Sunday, July 29, 2012

The Cherry Thief

I really wish I had was able to video this last night, but a description will have to do.

We can see the bottom of the stairs from the couch, and about 9:30 last night, long after he was supposed to be in bed, Benny came down.  He went straight for the cherries sitting on the counter and Ryan and I caught him and sent him back to bed.  He came down a few minutes later trying to be sneakier this time. He wrapped himself in his Buzz Lightyear blanket and started army crawling from the bottom of the stairs. Ryan and I were quietly watching him, trying not to laugh.  Over about a 10 minute time period he traveled about four yards.  He'd slither on his belly a few feet, then freeze.  Crawl a few feet more, then stop.  His patience was really pretty impressive.  He finally stood and slid behind the fridge.  He peeked out one last time, and made a grab for the cherries.  I made my move.


He looked like someone had stuck him with a pin, eyes wide, lips mashed together.  He scurried back upstairs and we didn't see him the rest of the night.
Benny's 'naughty look'.

Friday, July 27, 2012

A miserable yearly ritual

Is there anything more miserable than making your seven-year-old son try on a closet full of clothes to see what fits?  A yearly ritual before the start of school in most households, we've been exempt for years.  My sister has a son who is several years older than Joe, and she had been handing down clothes for almost 10 years now.  So each fall, I simply pulled out the properly labeled tote, hung everything up, and voile!  Instant wardrobe.  No dragging kids into stores, stuffing them into dressing rooms, trying things on... it was bliss, really.  Sadly, this is slowly coming to an end.  The boys are catching up in size, and fewer pair of jeans that are still in one piece make it to my house.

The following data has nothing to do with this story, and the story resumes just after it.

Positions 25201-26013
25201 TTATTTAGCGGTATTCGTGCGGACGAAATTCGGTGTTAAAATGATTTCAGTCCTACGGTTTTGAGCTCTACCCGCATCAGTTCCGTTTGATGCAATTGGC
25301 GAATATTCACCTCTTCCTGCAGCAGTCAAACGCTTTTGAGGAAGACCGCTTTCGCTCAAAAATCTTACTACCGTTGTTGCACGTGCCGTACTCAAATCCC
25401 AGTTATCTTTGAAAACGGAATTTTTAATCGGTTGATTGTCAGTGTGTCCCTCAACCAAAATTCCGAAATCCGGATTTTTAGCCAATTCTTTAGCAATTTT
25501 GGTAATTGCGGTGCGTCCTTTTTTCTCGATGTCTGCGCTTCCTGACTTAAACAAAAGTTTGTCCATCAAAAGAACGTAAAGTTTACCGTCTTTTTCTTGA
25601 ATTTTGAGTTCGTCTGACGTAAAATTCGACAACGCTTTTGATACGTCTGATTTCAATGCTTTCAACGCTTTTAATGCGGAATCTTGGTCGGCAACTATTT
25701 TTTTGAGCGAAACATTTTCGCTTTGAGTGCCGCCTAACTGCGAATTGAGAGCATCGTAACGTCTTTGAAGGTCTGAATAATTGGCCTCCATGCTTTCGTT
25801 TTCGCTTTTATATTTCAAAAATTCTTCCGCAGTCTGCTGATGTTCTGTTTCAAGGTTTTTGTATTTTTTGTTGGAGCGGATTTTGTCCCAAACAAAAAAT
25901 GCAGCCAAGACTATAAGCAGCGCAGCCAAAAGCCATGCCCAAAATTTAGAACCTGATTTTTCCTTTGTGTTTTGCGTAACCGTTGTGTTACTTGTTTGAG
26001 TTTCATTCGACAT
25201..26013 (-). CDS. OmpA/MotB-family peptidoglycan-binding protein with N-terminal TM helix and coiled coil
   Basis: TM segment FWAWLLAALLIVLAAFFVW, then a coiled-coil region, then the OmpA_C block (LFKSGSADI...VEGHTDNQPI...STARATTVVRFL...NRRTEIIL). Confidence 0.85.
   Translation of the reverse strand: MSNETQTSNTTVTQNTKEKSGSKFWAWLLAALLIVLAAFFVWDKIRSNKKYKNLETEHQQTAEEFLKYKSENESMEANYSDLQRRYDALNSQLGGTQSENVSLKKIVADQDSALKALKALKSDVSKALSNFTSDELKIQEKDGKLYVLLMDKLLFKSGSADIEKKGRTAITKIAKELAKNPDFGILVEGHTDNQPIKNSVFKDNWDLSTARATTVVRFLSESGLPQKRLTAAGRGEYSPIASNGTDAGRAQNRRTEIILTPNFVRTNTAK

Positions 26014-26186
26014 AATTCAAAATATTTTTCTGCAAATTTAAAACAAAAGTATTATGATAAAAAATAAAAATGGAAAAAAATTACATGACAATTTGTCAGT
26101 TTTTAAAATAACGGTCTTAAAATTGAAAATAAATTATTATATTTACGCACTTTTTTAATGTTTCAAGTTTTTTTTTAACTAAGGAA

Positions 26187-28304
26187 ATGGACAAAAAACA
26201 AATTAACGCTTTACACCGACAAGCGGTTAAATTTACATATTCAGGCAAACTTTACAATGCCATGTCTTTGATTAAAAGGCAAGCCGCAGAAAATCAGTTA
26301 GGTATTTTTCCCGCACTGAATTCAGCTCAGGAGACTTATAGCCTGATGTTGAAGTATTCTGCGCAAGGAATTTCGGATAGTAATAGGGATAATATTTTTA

"I don't want to do this, Mom!"
Neither to do I, son.

So now I've barricaded Joe and I in his room as he fluctuates between whining and rolling on the floor, or yelling, "watch my skeleton move, Mom!"  And proceeds to gyrate all over the room in a flailing of limbs.  The moves change with each shirt theme, so I was treated to snowboarding moves, bear moves, shark moves, snow moves... and a 20 minute chore turned into 40.

Thursday, July 26, 2012

Lessons at the Petting Green

Joe attended golf camp this week.  An hour and a half of putting, chipping and driving; it's always a good idea to give dozens of small children long sticks to swing.  Benny and Olivia, as usual, were in tow.  They had as much trouble as I did finding Joe amid the other little boys.  Finally, I put a bright yellow Oregon Ducks hat on him, aah, there he is.  We trek from the putting green--or as Benny calls it the petting green--following the line of tiny people hauling their bags of clubs.  There are a few things that are adorable by virtue of being small.  Children's golf equipment fall in this category.  Tiny clubs, bags, and; of all things; the smallest golfing gloves I have ever seen.  It is almost comical to see these kids, with a bag of clubs strapped to their backs that is almost as tall as they are.  The girls all have ponytails pulled through their visors, polos, sporty looking skirts, it's like someone shrunk Michelle Wie.